The most recent raft of U.S. military aid to Ukraine contained weapons specifically designed for the new phase of the war with Russia in the Donbas region.
Over the past two weeks, the Biden administration has committed more than $1.5 billion in aid that included howitzers, Phoenix Ghost tactical unmanned aerial systems, and more. They are now prioritizing different types of equipment given the Russian military's new focus on the region in eastern Ukraine.
"You’ve heard us talk or say in the past, recent past, the nature of the fight has evolved because the terrain that they’re now focused on is a different type of terrain. So they need long-range fires," Defense Secretary Lloyd Austin said at a press conference in Poland on Monday. "You’ve heard them express a need for tanks. And we are doing everything that we can to get them the types of support, the types of artillery and munitions that will be effective in this stage of the fight."
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Russian forces regrouped, and many have redeployed to the Donbas, where there is a significant pro-Russian separatist presence and fighting between the two sides has persisted since 2014. Secondarily, the Russians looking to capture the territory along the southeastern coast of Ukraine that would provide them with a land corridor from Crimea, which they annexed in 2014, and the Donbas.
“It’s not forest. It’s not urban,” retired Rear Adm. Mark Montgomery, a senior fellow for the Foundation for Defense of Democracies, told the Washington Examiner of the Donbas region. “It’s lower population density.”
The United States has provided Ukrainian forces with more than 1,400 Stinger anti-aircraft systems, 5,500 Javelin anti-armor systems, 14,000 other anti-armor systems, 700 Switchblade tactical unmanned aerial systems, 90 155 mm howitzers, 183,000 155 mm artillery rounds, 16 Mi-17 helicopters, and hundreds of Humvees, among other weapons.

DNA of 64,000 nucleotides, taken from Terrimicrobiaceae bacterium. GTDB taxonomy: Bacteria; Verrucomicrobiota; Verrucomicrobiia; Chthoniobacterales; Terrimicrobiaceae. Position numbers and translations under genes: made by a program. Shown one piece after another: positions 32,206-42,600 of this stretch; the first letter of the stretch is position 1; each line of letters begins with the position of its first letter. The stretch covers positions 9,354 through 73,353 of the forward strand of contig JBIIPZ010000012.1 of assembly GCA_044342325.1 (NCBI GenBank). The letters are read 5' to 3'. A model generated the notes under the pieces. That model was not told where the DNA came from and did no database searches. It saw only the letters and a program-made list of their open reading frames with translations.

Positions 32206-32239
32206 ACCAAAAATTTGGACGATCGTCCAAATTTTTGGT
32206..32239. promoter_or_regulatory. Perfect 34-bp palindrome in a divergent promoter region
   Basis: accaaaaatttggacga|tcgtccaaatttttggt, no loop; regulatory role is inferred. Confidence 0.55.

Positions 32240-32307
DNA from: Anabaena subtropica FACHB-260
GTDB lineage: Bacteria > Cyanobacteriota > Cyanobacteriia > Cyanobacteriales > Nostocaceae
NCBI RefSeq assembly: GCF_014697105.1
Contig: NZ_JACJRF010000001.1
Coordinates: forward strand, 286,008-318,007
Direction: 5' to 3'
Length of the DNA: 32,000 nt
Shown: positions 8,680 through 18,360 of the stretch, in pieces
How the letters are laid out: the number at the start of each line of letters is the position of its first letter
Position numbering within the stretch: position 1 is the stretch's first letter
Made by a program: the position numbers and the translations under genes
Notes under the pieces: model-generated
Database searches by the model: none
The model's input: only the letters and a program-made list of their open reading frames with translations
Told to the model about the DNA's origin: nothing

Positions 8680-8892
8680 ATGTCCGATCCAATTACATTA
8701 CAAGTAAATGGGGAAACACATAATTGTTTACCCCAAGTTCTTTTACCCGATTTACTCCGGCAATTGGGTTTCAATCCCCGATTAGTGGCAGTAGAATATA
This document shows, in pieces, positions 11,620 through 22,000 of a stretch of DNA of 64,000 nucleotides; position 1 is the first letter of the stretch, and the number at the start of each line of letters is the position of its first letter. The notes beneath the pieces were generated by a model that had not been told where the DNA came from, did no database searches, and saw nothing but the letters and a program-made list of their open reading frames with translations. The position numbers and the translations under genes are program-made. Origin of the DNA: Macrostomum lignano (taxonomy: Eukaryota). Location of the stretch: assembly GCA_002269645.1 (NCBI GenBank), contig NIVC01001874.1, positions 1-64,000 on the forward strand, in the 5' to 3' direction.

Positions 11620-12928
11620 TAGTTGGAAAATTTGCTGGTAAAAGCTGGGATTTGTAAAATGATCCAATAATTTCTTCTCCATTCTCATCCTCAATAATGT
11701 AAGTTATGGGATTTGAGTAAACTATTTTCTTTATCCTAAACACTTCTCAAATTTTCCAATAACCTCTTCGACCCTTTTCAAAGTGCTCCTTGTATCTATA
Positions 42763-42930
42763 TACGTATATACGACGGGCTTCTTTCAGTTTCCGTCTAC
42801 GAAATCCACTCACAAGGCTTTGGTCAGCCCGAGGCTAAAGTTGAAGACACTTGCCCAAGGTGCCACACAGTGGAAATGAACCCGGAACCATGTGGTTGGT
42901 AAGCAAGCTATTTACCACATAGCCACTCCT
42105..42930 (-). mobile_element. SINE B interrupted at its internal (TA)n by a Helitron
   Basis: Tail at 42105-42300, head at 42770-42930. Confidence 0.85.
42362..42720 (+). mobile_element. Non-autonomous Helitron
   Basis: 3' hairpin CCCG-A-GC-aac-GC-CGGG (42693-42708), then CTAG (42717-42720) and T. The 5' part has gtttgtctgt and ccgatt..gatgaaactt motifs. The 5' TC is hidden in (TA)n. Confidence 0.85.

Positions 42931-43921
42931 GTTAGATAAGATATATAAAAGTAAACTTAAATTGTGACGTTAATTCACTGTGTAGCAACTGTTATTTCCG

The U.S. has trained and will continue to teach limited numbers of Ukrainian soldiers on various weapons they're providing, with the intention that they will be able to return to Ukraine with the knowledge and ability to train other soldiers. The Ukrainians have been trained on the aforementioned Phoenix Ghosts, which are similar to the switchblade drones that attack targets, as well as the howitzers.
The latest aid has "been sent with the knowledge that the first Russian campaign was over and a new Russian campaign in the east and maybe in the south was beginning. And the Department of Defense altered the tools they're sending, the equipment they're sending, to account for that," Montgomery said.
Austin and Secretary of State Antony Blinken traveled to the capital of Ukraine, Kyiv, on Monday to meet with Ukrainian President Volodymyr Zelensky. They became the first Biden Cabinet officials to visit the country since Russia's invasion began Feb. 24, though leaders from other countries have shown their support in person. Officials have begun visiting Kyiv now that Russia no longer has troops actively trying to topple the capital, failing to do so in the first couple weeks of the invasion.
The Ukrainian forces face a difficult challenge in defending the Donbas because Russia is “closer to its home bases” and is more "familiar” with the area, compared to its early efforts to topple Kyiv, Montgomery explained, referencing the fighting in the Donbas that dates back years.
Rustam Minnekayev, a senior Russian commander, claimed Friday that Moscow now wants "full control" of southern Ukraine in addition to the Donbas region. Russia increased its troop presence in the Donbas region in the form of additional battalion tactical groups, which brings the total number of BTGs in the area to roughly 80, a senior U.S. defense official told reporters last week, and each one consists of roughly 800-1,000 service members.
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Also last week, a senior U.S. defense official told reporters that the Pentagon believes Russia still has roughly 75% of its capabilities that they had at the beginning of the invasion, while Pentagon spokesperson John Kirby said Friday that they "don't anticipate that it's going to be over, you know, in days or even just coming weeks."
U.K. Defense Secretary Ben Wallace said Monday that an estimated 15,000 Russian troops had died of the more than 160,000 amassed at Ukraine's border.
Michael Kofman, the director of the Russia Studies Program at CNA, estimates that Russia has one “last major offensive” left given their losses unless they mobilize their forces nationally. Regardless of how the fighting plays out, which so far has resulted in limited gains for either side, the “Russian military will be largely exhausted in terms of offensive potential.”